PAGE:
Avoid Excessive Force

In this story jujitsu not only proved to be very effective, but also avoided the perception of excess force that could have gotten the defender arrested along with the attacker.

Recently while a jujitsu  student, and assistant instructor in the art, was standing in line at a fast food restaurant, a second larger patron attempted to break in front of him to get to the counter. The student spoke up, saying that he was there first, and that they would be served shortly.







The second patron became more confrontational:

 The larger man backed off (returning to the rear of the line), but a few seconds later pushed ahead again, driving his shoulder into the student's back. This time student just tried to ignore the interruption. It didn't work. 

With his right hand he grabbed the student's right shoulder and attempted to turn him around. To avoid things getting out of hand, and not wanting to hurt the aggressor, the student responded with a simple jujitsu technique.

Without turning, the student placed his own left hand (across his body) on top of the attacker's hand (to hold it in place).

 Then, while turning slightly, he placed his right forearm (from the inside) on the attacker's right arm (an unbendable arm technique), and then rotated his body counter clockwise as he moved his right arm in a downward spiral.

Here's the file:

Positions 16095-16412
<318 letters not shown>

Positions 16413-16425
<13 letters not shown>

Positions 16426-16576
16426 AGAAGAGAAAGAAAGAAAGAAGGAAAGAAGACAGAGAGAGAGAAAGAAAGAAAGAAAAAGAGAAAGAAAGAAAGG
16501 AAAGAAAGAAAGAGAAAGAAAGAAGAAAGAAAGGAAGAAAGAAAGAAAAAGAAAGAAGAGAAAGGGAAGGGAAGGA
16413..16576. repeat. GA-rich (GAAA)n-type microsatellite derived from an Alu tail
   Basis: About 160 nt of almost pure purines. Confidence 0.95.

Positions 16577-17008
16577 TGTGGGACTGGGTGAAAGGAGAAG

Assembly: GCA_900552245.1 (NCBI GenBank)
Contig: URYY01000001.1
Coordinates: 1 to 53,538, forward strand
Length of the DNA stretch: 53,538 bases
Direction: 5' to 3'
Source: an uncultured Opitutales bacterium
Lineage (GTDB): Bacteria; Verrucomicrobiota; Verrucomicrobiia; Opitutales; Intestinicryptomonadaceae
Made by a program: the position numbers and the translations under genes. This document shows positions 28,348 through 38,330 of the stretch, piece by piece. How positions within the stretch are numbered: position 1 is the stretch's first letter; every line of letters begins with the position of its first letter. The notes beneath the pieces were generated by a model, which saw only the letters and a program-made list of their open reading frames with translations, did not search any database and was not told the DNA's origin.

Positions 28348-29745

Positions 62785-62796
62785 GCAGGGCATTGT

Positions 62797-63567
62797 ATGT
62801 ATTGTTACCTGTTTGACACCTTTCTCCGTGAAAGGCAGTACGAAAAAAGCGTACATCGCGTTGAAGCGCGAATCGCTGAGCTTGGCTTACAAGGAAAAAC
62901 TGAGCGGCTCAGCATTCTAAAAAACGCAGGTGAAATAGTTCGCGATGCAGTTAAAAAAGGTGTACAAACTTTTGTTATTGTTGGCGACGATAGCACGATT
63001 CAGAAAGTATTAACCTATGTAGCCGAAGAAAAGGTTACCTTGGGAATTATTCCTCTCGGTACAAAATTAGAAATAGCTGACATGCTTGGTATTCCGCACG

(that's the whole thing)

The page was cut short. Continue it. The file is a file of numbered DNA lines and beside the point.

One limitation of karate, taekwondo and many kung fu styles that rely on punches and kicks is that the defender can easily be perceived to be the aggressor or having applied excess force. And if the defender strikes an attacker after the threat has ceased, he or she may end up arrested and possibly sued.

One advantage of Jujitsu techniques is that they are usually perceived by onlookers as well as law enforcement as a soft, non-aggressive defensive response. This can also minimize any civil legal consequence.

As a side note, readers will be glad to know that the restaurant employees were so impressed with what the student in this situation had done that they gave him a free dinner after the police left.

This took the aggressor to the ground, but didn't injure him. Then, to prevent retaliation, the student pinned the aggressor's wrist (wrist lock) in order to keep him from moving.

While this was going on, a restaurant employee had telephoned the police.

The policeman replied that if the student had punched or kicked the attacker while he was on the ground, he would also have been arrested. The attacker was then arrested and taken to the hospital for observation and/or treatment of any possible injures.

Upon arrival the officers started to arrest both of those involved. The student, however, told the police that he was just trying to get the attacker off him and then to restrain him until they arrived. Another restaurant employee also reported the facts of the incident that supported the students statement.

In any self-defense situation such as this, there are always legal questions, such as, when does excessive force begin in the eyes of the law? Everyone has the right to defend himself or herself, but when does the level of force exceed that necessary for self-defense?